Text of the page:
I mean, is it something that always occurs, or is it incidental? Sometimes when I'm hit well (about 2 - 3 times every training), I see stars and feel a little lightheaded.

You are getting hit too hard too frequently. This is not normal or acceptable, neither for casual nor professional athletes. Also it is not necessary for your personal goals of getting fit.

Reconsider your training

You mention that kickboxing is great for getting you in shape fast. Bag and pads training sessions are great for this.

Sparring is not for 'getting fit' or athletic performance. It's seriously dangerous (if you're seeing stars). It's a testing ground for your technical skills and combat mentality - if you are interested in developing technical combat skills, you may try sparring again once you feel ready.

Sorry this is like 6 years late, but I hope some people in a similar situation read this. Stay safe!!!


Interesting question... just the other night there was a segment on brain injury on local TV ( not sure if you'd be able to see it or not... http://tvnz.co.nz/sunday-news/research-reveals-damage-football-video-4894963 )

basically it was saying that any concussion is BAD, but even more minor hits can cause injury.
It can the manifest itself in many ways later in life, like higher rates of depression.


How bad for your brain is Kickboxing and MMA?

TL;DR: Pretty bad, but not quite as risky as boxing.

From an article about an ongoing long-term study called the "Professional Fighters Brain Health Study", whose findings to date were published in 2015:

Repetitive head trauma may be a risk factor for Alzheimer’s disease and is considered the primary cause of chronic traumatic encephalopathy (CTE),” wrote the authors in their new study. Alzheimer’s is a well-known form of dementia, while CTE is a progressive degenerative disease of the brain linked to memory loss, confusion, impaired judgment, impulse control problems, aggression, depression, and progressive dementia.

To understand how these sports might affect fighters’ brains, researchers from Cleveland Clinic turned to the data collected by the Professional Fighters Brain Health Study (PFBHS). They identified 224 professional fighters: 131 mixed martial arts (MMA) fighters and 93 boxers. The PFBHS athletes were all between the ages of 18 and 44 and the average time these professionals had fought was about four years, with an average number of 10 total matches. While slightly more than half had a high school education (give or take), just under half had spent at least some time in college. In terms of race, 89 were white, 59 black, and 76 other. Next, the researchers matched these athletes with 22 same-aged people with a similar level of education but no history of head trauma.

At the start of the study, all participants underwent an MRI scan to assess their brain volume and then they returned for a brain scan annually for four years after that. At each juncture, the researchers tested their verbal memory, processing speed, fine motor skills, and reaction times as a general assessment of brainpower. Next, the researchers calculated for each athlete a Fight Exposure Score, or FES, which combines duration and intensity of fight career.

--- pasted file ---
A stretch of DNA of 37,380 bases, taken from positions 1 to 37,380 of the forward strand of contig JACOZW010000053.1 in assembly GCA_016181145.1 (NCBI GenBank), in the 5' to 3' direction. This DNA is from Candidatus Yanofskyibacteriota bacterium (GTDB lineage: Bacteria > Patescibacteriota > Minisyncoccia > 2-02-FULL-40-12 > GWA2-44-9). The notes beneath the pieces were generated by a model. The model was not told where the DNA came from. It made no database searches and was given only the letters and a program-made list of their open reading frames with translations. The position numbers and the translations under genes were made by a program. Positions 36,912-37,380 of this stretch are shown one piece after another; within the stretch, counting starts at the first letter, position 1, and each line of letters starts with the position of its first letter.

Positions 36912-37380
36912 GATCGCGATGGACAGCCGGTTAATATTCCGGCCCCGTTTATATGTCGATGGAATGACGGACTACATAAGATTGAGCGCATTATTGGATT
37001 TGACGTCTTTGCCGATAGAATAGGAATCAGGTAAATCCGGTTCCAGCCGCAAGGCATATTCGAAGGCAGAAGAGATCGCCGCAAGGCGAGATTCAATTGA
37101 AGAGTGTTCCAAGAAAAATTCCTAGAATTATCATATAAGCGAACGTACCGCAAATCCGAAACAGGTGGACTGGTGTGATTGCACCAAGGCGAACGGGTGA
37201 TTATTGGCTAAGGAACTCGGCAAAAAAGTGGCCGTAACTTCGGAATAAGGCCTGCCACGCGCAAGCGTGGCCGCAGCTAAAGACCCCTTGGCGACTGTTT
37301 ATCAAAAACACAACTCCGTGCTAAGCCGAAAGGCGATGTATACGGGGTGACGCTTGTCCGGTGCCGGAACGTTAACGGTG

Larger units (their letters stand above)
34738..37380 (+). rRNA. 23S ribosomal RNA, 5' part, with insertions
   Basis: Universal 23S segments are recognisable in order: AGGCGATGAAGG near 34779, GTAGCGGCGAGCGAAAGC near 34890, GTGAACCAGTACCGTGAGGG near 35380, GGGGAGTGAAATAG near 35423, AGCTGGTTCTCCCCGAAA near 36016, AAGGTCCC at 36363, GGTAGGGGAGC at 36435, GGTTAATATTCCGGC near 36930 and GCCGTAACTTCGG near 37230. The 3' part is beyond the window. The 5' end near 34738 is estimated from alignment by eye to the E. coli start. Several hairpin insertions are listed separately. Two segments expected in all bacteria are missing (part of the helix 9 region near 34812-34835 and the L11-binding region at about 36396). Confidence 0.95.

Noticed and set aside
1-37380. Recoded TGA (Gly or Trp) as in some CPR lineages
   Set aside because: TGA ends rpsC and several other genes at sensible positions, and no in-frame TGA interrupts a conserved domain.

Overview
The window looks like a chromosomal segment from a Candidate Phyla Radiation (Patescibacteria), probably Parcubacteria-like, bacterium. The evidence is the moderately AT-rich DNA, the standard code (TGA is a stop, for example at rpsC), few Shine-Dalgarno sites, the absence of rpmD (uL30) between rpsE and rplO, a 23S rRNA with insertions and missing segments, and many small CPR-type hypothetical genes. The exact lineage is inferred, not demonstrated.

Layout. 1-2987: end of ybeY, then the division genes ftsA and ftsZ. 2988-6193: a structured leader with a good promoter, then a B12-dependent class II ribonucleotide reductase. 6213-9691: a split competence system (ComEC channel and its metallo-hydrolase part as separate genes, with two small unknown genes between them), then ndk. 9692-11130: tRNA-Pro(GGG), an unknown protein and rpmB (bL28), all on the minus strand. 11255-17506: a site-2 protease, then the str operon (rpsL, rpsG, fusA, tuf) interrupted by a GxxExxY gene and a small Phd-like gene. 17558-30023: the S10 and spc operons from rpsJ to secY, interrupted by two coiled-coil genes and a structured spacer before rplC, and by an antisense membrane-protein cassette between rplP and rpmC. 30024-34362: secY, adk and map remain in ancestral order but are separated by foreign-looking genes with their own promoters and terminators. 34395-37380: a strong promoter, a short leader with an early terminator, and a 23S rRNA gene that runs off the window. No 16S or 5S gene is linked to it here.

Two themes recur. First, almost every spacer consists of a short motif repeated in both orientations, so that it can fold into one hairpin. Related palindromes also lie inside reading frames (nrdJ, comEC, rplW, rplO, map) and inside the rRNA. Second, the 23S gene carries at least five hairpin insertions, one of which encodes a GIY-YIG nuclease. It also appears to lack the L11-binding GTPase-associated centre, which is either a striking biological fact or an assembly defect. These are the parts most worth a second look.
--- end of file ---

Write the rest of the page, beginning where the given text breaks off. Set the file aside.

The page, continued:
Fighters with an FES score of four were found to be 8.8 percent slower in processing speed than those with an FES score of 0. Add to that, the higher the score, the smaller the brain volume, particularly in the thalamus and the caudate. The thalamus acts as a gateway to the cortex, the outer layer of brain tissue linked to consciousness and decision-making. The caudate resides in the basal ganglia, where it is part of a system responsible for voluntary movement. The researchers speculate the typical response to a punch — when a fighter’s head rotates slightly — might be the cause of volume loss in the thalamus and caudate.

More generally, smaller brain volumes plus higher Fight Exposure Scores were linked to slower brain processing speeds. In fact, the researchers estimated a 0.19 percent reduction in processing speed per fight and a 2.1 percent reduction for each increase in FES. Irrespective of age, boxers tended to fare worse than martial arts combatants.
- Head Blows And Brain Injury: Boxing And Mixed Martial Arts Cause A Similar Loss Of Processing Speed In Fighters' Brains

From another article about a second study, which borrowed some participants from the one linked above:

"While we already know that boxing and other combat sports are linked to brain damage, little is known about how this process develops and who may be on the path to developing CTE," study author Dr. Charles Bernick, a CTE researcher at the Cleveland Clinic said in an American Academy of Neurology written statement. CTE is only diagnosed through autopsy after death, but symptoms may be similar to Alzheimer's and include memory loss, aggression and difficulty thinking.

For Bernick's study, which will be presented at the academy's annual meeting in New Orleans next week, researchers looked at 78 boxers and mixed martial arts (MMA) fighters, average age of 29, who were enrolled in the ongoing "Professional Fighters Brain Health Study." The fighters underwent MRI brain scans and also took computer tests to measure their memory and thinking abilities, and were then split into groups based on whether they had more than or less than nine years of fighting experience.

The researchers found in both groups that those with more years of fighting experience overall, as well as those participating in more fights per year, were more likely to have lower brain volumes than fighters who had the least experience. In those with fewer than nine years experience, there was no link between fighting and symptoms of memory loss or cognitive decline. But among fighters with more than nine years experience, those who fought the most times annually performed worse on thinking and memory tests.